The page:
Headhunter for top BWI job apologizes to state

Firm regrets implying process was tainted

April 06, 2002|By Paul Adams | Paul Adams,SUN STAFF

A headhunting firm hired to find a new executive director for Baltimore-Washington International Airport apologized yesterday for publicly suggesting that the state's hiring process was tainted, and state officials said they are considering suing the company to recover its $50,000 fee and expenses.

Boyden Global Executive Search resigned from the search this week after learning that Maryland Transportation Secretary John D. Porcari had selected a Baltimore engineering and design executive for the high-profile state job.

The candidate, Paul J. Wiedefeld, vice president of Parsons Brinckerhoff Inc.'s Baltimore office, was never interviewed by the headhunter company and did not go through the same screening process as candidates identified by the firm.

Wiedefeld, whose company has a multimillion-dollar contract to design and engineer the state's $1.8 billion airport expansion, has not been offered the job, but his selection was approved March 13 by the Maryland Aviation Commission, which advises the transportation secretary on airport management matters.

He held several high-level planning positions within the state Transportation Department before leaving for the private sector in 1994, but has no experience in airport or aviation management.

Porcari declined to comment on the status of the director search. But when asked about suing Boyden for the fee, he said Transportation Department officials were weighing their legal options.

Agency officials have previously said they were considering suing Boyden for the fee and expenses.

"I think the apology [by Boyden] was appropriate," Porcari said yesterday. "The important thing to remember is there's been a lot of integrity to this process, and this is about finding the best possible executive director. It's much bigger than the ego of one headhunter."

In a strongly worded resignation letter released to the press this week, Boyden partner Timothy C. McNamara said Porcari had tainted the search by cutting the consultant out of the process.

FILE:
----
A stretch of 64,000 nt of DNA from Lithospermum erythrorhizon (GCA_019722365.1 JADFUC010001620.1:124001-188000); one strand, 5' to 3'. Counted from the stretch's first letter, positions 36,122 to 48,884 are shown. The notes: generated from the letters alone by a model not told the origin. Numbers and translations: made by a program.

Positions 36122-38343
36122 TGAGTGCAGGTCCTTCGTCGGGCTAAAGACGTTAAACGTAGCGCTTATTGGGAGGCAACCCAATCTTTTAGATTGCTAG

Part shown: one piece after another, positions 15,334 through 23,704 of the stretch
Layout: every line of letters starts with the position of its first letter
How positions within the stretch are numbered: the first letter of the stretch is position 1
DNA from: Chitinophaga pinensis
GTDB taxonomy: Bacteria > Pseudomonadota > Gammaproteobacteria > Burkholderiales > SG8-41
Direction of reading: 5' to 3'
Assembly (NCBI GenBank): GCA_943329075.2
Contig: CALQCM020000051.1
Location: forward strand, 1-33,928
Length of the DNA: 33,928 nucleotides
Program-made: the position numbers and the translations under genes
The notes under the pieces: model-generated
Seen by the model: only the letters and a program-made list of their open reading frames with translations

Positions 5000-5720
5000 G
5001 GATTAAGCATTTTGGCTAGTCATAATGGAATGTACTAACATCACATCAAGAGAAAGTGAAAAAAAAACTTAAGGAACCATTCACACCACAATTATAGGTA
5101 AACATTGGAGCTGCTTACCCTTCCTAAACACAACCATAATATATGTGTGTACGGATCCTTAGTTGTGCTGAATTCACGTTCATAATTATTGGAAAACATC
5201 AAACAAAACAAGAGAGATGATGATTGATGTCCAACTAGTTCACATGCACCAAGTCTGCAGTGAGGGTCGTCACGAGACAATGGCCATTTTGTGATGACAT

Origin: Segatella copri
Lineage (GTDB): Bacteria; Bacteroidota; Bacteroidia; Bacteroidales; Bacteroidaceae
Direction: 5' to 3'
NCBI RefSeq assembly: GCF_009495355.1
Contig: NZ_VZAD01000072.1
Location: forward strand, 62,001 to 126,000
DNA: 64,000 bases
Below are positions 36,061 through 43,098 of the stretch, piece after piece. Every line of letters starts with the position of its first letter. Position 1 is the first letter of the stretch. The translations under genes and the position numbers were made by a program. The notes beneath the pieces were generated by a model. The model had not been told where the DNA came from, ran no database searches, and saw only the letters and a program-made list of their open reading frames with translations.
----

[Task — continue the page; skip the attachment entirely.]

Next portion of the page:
Industry experts agree Porcari's move was unusual in view of the fact that a headhunter was retained to ensure an unbiased search free of political influences.

Because Boyden hadn't interviewed the candidate, McNamara said the firm could not do the job it was hired to do or be held responsible for the hiring process.

The dispute prompted Del. Peter Franchot, who chairs the House Appropriations subcommittee that oversees the airport, to schedule a briefing yesterday with McNamara and state transportation officials to discuss the matter. The briefing was canceled at the last minute because lawmakers were tied up in session.

McNamara declined in advance to appear at the briefing, but sent Franchot a two-page letter apologizing for airing the dispute in public and for questioning the integrity of the process.

"We apologize for this mistake, which has raised unnecessary concerns about the selection process. ... There was never any intention to question the viability of the candidate under consideration," the letter stated.

Franchot said he would press Boyden executives to return the state's $50,000 fee and to fire McNamara, who has conducted similar searches at major ports and airports nationwide for more than 16 years.

Absent those actions, Franchot said, he would seek to have the firm barred from handling any future state business. "The implication was that [Wiedefeld] was somehow plucked out of the sky by political forces when, in fact, he wasn't," Franchot said.

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